Noah – Our Story || Keisha Hill

Even if you never, ever went to Sunday school as a kid I’d bet money you’ve heard this song.

https://www.youtube.com/watch?v=wMQjYJdtwoc

And, if the name Noah evokes images cartoon safari animals and sad little people who get happy because there’s a rainbow, plus tons of weird questions (starting with “Does God really call it an arky arky?”), know you are not alone. It’s no wonder most of us don’t realize how important the flood story really is.

I’ll tell you right from the beginning – this story is deep and complicated. There’s plenty I don’t know.  I’ve read the teachings of renowned scholars, both Jewish and Gentile, and know there’s some deep stuff in here. I have ideas and some beliefs that I’m not going to share here because 1. I’m not a scholar, and 2. Some things are worth digging out for yourself. But it is instrumental to our Christian faith and worth studying, even if it brings up more questions than can be answered in one blog post.

Take a few minutes to read the Biblical account from a translation you can easily understand. It’s worth the time! Read Genesis chapters 5-9:17I know. The headings look like you should start at chapter 6 and lineages are boring, but stick with me. You know things are rough when we go from Creation to God’s decision to destroy all of creation in six short chapters. Let’s find out why.

Chapter five starts us off with such an interesting verse.

“This is the book of the generations of Adam. When God created man, he made him in the likeness of God. Male and female he created them, and he blessed them and named them Man when they were created. When Adam had lived 130 years, he fathered a son in his own likeness, after his own image, and named him Seth.”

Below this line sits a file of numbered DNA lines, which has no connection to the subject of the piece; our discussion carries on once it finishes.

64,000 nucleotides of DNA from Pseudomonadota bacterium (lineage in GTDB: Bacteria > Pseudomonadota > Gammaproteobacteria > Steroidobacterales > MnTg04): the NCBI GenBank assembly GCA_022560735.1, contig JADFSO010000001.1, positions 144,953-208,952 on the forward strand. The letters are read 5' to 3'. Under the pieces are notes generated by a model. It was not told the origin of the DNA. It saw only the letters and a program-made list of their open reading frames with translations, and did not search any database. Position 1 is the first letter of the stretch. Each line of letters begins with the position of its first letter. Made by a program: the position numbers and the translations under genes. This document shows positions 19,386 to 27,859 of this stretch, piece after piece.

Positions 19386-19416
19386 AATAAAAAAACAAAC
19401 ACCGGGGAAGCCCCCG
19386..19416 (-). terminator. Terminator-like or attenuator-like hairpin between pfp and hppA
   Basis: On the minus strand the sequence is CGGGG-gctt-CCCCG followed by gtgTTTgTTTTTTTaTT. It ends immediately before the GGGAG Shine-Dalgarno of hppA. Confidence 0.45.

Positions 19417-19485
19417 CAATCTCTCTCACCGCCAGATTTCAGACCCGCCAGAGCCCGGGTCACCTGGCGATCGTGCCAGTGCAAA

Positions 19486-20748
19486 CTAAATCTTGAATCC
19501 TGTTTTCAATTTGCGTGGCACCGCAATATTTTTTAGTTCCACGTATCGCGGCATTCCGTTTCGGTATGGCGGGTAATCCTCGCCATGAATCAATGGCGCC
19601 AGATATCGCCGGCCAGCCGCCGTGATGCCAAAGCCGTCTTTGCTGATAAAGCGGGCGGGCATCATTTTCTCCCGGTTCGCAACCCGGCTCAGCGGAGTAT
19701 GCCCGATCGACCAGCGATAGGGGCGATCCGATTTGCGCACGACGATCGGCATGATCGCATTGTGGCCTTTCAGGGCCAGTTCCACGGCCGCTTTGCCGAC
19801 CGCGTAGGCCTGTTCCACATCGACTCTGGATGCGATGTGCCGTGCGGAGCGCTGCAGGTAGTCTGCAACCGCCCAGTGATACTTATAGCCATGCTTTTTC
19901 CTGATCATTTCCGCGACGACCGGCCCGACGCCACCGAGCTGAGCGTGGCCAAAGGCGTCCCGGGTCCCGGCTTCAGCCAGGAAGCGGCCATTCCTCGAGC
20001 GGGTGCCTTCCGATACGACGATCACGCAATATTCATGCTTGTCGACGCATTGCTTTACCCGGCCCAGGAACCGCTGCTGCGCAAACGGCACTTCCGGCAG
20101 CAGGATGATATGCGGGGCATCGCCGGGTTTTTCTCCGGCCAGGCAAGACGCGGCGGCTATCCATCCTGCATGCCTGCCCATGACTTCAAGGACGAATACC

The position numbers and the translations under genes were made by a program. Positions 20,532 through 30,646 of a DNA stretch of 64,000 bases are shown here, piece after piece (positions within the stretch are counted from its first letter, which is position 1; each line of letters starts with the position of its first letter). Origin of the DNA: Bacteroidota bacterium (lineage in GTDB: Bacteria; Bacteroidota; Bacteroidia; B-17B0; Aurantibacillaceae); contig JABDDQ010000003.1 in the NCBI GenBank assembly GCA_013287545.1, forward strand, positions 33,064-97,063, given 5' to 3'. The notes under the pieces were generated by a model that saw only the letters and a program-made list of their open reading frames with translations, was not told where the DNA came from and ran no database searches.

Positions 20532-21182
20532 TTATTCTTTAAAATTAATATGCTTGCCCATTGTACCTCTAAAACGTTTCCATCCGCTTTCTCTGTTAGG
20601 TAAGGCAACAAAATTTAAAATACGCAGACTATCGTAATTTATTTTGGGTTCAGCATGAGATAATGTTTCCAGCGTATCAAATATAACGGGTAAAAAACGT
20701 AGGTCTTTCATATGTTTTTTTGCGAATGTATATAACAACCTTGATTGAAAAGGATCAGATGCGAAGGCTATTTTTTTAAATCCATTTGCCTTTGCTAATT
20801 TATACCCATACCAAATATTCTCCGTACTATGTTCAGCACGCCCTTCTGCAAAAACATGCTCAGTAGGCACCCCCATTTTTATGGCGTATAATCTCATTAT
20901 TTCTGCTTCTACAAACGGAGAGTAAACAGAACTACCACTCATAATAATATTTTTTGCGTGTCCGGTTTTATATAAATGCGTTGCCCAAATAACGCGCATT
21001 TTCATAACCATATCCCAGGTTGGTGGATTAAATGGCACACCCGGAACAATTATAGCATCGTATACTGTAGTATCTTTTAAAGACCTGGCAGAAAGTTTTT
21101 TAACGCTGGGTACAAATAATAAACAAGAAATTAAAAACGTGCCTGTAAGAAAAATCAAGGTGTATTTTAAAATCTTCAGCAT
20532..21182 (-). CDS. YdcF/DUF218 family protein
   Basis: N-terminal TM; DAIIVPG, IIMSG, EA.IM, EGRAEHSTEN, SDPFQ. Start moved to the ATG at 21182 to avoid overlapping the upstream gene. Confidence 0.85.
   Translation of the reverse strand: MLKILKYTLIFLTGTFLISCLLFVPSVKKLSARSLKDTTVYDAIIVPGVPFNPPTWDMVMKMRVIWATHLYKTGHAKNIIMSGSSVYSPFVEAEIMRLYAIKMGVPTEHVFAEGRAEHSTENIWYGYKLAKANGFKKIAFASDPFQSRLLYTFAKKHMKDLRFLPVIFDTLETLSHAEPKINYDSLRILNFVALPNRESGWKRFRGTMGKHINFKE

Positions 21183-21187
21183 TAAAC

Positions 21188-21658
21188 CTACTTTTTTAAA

Whoa. Take a minute and write down you thoughts here. What are the implications of Adam being made in God’s image, but his children being in his likeness, not God’s? Remember, Seth was born after Adam and Eve were kicked out of the garden. He was born after sin entered the world.

Another really, really interesting thing to do if you have some time is make a timeline of chapter five. (I know. What a nerdy thing to do, but it is FASCINATING.) It’s so hard to not be a spoiler here! If you do this notice three things –

1. How incredibly cool is Enoch?

2. Pay attention to Enoch’s son. When did he die? Don’t you wonder how he died?? This is definitely one of my questions I’ll probably forget I want to ask God when I get to heaven.

3. How many generations were there before the flood? How many past (i.e. how many sons were born) after the time of Adam’s death?

Even if you don’t make your own timeline, this part is too important to pass up.